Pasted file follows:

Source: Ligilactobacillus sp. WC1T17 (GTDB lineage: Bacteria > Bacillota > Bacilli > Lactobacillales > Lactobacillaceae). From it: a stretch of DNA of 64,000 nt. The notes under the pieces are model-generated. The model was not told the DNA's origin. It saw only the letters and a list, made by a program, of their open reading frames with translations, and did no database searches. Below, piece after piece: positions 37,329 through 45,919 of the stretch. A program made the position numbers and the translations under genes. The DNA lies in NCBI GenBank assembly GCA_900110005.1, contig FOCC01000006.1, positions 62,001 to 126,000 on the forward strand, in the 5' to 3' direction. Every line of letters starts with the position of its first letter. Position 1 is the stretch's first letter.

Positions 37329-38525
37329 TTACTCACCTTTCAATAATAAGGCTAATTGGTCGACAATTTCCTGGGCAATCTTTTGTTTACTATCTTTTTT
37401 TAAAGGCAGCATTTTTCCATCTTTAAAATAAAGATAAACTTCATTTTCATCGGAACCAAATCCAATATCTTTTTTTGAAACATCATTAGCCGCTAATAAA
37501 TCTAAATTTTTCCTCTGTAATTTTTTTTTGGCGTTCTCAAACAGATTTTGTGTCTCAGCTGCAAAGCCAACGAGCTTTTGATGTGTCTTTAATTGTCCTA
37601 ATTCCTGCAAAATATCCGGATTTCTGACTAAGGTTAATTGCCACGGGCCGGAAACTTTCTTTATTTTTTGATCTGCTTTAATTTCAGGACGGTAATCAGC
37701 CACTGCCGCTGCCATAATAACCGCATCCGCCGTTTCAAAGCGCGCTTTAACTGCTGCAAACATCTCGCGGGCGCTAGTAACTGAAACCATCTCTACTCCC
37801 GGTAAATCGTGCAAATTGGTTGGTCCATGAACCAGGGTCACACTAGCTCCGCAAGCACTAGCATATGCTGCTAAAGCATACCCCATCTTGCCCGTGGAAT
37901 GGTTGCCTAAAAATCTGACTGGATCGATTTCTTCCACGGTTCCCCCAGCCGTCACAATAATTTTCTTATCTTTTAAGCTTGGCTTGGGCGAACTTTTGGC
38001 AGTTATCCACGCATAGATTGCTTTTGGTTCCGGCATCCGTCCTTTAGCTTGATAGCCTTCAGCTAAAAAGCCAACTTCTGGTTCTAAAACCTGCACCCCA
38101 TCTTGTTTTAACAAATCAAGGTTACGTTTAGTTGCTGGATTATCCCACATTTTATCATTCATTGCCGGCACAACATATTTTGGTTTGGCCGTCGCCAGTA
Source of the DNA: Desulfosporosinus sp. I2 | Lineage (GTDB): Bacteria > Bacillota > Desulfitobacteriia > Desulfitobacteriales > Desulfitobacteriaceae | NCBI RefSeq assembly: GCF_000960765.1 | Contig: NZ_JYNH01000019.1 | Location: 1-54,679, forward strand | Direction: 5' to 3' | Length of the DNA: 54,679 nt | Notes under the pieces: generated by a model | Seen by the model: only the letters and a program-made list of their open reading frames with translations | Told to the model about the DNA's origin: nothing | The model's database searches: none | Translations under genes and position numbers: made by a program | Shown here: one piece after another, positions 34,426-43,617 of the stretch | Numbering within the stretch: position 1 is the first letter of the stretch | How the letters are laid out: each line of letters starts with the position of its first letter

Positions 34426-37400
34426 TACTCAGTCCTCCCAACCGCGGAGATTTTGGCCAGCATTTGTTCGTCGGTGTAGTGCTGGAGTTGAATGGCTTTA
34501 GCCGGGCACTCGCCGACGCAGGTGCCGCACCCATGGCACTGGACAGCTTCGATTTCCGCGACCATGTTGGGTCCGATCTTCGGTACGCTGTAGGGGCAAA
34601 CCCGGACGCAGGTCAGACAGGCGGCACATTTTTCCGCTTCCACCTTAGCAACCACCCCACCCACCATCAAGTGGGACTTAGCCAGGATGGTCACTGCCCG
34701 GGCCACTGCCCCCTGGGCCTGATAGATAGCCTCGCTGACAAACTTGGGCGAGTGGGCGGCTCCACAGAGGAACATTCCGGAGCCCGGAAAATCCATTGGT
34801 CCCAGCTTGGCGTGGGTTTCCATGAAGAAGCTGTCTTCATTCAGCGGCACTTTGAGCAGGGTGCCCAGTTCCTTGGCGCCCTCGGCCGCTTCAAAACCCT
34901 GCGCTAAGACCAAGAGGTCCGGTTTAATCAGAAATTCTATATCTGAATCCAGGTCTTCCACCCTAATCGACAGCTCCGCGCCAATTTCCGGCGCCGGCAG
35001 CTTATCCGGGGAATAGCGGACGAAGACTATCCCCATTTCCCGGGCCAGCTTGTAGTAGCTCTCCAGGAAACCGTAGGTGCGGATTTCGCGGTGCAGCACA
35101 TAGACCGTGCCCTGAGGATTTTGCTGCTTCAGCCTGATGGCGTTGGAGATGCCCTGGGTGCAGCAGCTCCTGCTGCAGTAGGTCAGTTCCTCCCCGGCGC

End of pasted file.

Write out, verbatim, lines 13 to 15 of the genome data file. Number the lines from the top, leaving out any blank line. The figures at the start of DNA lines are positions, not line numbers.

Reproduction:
Positions 34426-37400
34426 TACTCAGTCCTCCCAACCGCGGAGATTTTGGCCAGCATTTGTTCGTCGGTGTAGTGCTGGAGTTGAATGGCTTTA
34501 GCCGGGCACTCGCCGACGCAGGTGCCGCACCCATGGCACTGGACAGCTTCGATTTCCGCGACCATGTTGGGTCCGATCTTCGGTACGCTGTAGGGGCAAA